Let’s take our weekly look at the bright planets.  Mars is still in the west-northwest after sunset and fading.  It appears under the left edge of the constellation Auriga.  It will set at 10:54 p.m.  Dominating the evening sky now is Jupiter in the south-southeast.  The bright blue-white star Spica is seen below and left of it.   In even the smallest telescopes Jupiter’s four largest moons can be seen.  They shift positions night from to night and sometimes even as you watch.  Jupiter will set at 4:42 a.m.  At 5:30 a.m. both Saturn and Venus will be in the morning twilight.  Saturn will be low in the south-southwest.  It will rise in the east-southeast at 11:14 p.m.  Brilliant Venus will be low in the east tomorrow morning after rising at 4:27 a.m.

For us Mercury, at greatest western elongation of 25.8°will be on the horizon at 5:30, but those south of the equator it will be well placed for viewing in the morning.

The times given are for the Traverse City/Interlochen area of Michigan. They may be different for your location.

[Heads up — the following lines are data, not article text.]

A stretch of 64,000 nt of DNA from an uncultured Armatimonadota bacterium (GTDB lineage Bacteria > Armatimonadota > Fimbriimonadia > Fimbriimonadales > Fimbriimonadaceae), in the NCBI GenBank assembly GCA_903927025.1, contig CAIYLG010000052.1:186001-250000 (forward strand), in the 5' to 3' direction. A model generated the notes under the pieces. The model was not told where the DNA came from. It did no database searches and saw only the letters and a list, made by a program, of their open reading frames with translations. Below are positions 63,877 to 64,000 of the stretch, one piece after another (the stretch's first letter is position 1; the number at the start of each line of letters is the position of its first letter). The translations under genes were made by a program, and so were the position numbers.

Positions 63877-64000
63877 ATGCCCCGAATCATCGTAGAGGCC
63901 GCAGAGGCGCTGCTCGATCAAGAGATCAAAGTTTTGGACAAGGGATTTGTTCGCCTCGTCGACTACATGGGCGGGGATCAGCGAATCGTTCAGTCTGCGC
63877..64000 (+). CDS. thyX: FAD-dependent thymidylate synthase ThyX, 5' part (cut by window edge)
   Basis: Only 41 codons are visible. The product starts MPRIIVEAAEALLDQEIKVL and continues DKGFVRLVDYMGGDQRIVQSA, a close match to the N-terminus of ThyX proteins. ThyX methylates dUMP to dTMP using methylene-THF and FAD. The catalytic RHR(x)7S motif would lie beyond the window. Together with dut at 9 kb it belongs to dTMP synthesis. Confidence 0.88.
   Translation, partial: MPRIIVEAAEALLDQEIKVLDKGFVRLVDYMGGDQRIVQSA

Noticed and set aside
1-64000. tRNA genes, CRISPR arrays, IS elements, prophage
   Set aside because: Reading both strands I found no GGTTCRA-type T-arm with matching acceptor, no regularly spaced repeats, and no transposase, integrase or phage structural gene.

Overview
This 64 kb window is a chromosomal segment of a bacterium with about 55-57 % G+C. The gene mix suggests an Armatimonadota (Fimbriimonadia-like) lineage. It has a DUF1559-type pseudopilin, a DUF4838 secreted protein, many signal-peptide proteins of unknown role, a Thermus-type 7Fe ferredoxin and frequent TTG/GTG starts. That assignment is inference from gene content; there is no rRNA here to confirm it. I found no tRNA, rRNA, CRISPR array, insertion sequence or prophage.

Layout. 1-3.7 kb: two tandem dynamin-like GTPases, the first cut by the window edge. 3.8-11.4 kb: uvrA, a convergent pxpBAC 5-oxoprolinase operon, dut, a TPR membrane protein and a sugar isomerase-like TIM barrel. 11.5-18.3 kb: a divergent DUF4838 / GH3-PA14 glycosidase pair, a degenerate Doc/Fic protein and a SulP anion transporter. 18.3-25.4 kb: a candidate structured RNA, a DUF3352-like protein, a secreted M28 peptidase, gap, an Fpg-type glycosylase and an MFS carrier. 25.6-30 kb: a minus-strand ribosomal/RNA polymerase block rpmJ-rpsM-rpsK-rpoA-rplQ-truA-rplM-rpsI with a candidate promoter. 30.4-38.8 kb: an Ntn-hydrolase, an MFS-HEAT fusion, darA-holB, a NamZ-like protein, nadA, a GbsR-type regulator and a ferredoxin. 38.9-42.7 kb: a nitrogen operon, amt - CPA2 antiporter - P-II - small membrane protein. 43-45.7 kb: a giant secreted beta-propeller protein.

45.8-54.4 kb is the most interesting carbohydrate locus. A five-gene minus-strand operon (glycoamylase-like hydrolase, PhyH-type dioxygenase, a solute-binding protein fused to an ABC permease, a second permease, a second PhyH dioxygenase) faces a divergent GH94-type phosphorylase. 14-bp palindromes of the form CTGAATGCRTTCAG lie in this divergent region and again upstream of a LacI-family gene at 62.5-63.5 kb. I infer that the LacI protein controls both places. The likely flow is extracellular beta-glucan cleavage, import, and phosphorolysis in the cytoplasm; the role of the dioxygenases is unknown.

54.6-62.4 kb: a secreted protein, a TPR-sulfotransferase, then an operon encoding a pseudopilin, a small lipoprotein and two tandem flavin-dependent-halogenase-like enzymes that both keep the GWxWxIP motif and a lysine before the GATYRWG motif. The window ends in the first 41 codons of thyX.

Addendum

Evening planets

Mars and Jupiter with the spring constellations in the fading twilight at 10 p.m., May 17, 2017. Created using Stellarium.

Jupiter nd moons

Jupiter and its four Galilean moons as they might be seen in a telescope at 10 p.,. May 17, 2017. Created using Cartes du Ciel (Sky Charts).

Morning planets

Venus, Saturn and the Moon at 5:30 a.m. May 18, 2017. Created using Stellarium. Click on the image to expand.

Saturn and moons

Saturn and its brightest moons at 5:30 a.m. May 18, 2017. This is displayed at the same scale/magnification as the Jupiter image above. Created using Cartes du Ciel (Sky Charts).

Binocular moon

The Moon as it might be seen in binoculars at 5:30 a.m., May 18, 2017. Created using Stellarium.

Telesvopic Venus